Games and social media can improve college access, attract and support students, and boost rates of completion.
The college application process—which entails multiple forms, essays, test scores, and deadlines—can be intimidating. For students without substantial school and family support, the complexity of this process can become a barrier to access. William G. Tierney, Tracy Fullerton, and their teams at the University of Southern California approach this challenge innovatively. Using the tools of online games and social media, they have developed ways to make applying for college much less intimidating.
While the vast majority of college students use social media and gaming in their everyday lives, colleges and universities have been slow to recognize and harness the power of either. Postsecondary Play explores the significance of games and social media in higher education, and particularly how they can be used to attract, retain, educate, and socialize students.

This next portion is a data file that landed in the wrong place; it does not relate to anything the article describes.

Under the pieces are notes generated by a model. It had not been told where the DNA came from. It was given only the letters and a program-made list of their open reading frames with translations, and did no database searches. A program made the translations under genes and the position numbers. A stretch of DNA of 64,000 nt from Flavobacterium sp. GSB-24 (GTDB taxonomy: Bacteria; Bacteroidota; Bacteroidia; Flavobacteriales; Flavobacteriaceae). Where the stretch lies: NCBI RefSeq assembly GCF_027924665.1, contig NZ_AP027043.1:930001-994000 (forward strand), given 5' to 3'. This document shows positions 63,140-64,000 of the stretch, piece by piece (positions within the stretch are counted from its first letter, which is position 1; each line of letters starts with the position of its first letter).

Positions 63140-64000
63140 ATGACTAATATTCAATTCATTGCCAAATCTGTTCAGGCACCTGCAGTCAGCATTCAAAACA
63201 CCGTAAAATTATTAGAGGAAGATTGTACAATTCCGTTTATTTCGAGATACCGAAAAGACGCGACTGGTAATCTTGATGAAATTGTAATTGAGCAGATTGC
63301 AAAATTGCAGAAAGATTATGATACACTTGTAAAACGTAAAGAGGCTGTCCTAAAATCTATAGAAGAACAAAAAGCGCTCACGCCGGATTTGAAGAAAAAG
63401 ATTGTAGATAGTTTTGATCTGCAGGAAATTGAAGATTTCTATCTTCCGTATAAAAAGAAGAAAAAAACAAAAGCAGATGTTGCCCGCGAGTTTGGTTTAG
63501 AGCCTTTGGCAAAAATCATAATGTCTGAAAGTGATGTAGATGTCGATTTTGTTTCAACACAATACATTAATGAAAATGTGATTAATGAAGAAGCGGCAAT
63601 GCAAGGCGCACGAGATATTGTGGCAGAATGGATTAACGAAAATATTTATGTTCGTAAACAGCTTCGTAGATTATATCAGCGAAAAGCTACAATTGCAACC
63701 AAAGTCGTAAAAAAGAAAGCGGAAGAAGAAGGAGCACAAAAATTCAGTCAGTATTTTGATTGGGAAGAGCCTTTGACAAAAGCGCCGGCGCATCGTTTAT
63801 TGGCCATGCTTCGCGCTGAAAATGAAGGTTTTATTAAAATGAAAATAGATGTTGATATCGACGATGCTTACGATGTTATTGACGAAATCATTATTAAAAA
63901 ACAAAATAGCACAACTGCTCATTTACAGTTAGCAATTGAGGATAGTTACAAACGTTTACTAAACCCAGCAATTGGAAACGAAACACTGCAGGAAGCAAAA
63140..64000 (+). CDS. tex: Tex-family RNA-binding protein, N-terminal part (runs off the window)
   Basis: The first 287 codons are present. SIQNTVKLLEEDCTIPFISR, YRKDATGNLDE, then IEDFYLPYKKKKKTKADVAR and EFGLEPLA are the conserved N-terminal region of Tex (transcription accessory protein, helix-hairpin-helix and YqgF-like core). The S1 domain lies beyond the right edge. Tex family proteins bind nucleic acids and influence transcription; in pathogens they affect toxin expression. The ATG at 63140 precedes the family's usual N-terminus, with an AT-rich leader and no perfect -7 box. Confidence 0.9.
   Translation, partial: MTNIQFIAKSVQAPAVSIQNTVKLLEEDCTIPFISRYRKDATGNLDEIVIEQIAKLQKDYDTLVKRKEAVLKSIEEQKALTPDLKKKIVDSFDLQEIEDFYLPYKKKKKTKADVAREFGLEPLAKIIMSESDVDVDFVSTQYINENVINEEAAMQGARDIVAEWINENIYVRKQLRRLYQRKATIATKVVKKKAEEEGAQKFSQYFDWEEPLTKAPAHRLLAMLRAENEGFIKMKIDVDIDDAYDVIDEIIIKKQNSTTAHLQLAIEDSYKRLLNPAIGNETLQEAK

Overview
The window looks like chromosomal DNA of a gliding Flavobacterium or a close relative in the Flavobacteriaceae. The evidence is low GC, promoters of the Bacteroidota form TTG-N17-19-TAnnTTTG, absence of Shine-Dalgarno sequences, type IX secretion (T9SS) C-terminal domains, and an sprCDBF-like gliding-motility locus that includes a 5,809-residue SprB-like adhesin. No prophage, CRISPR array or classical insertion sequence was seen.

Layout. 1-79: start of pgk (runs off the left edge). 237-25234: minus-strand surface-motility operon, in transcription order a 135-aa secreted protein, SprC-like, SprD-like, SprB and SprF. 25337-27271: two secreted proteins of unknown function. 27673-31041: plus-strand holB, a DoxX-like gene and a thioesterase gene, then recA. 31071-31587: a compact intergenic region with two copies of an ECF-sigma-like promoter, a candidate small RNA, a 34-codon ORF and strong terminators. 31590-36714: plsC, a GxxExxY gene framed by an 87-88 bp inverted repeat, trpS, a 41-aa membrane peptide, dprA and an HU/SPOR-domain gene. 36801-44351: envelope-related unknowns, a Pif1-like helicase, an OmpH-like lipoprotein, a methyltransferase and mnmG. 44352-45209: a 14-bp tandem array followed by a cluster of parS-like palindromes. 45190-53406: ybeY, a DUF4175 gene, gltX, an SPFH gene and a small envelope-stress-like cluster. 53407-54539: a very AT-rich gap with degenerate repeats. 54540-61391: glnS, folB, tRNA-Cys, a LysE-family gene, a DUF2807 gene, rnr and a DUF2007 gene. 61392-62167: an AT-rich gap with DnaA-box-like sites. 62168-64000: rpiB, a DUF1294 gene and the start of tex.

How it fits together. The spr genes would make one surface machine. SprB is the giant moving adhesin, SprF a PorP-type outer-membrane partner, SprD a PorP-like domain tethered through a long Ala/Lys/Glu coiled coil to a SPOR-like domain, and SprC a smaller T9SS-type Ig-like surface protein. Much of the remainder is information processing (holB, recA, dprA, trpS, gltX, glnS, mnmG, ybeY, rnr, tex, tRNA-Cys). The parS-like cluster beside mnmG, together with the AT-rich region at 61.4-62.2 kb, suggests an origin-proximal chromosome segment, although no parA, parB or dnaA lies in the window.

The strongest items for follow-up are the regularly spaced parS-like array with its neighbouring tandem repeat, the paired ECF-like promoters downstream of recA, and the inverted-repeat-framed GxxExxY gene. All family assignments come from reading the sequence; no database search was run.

Tierney, a past president of the American Educational Research Association, has gathered some of the best research on the emerging role of games and social media in the classroom and how these tools can boost student confidence and increase college access. Scholars writing from a wide variety of disciplines—college access, social media, game studies, and learning sciences—provide concrete examples to illustrate the new and complex ways in which students learn in response to social media and games. Tierney and the contributors find that, although games can be powerful tools for encouraging underserved students, quality game design and mastering the concept of play—the ability to develop skills while engaging in the game—are essential in the effective use of serious games in teaching and learning.
Summarizing a decade of research in game design and learning, Postsecondary Play will appeal to higher education scholars and students of learning, online gaming, education, and the media.
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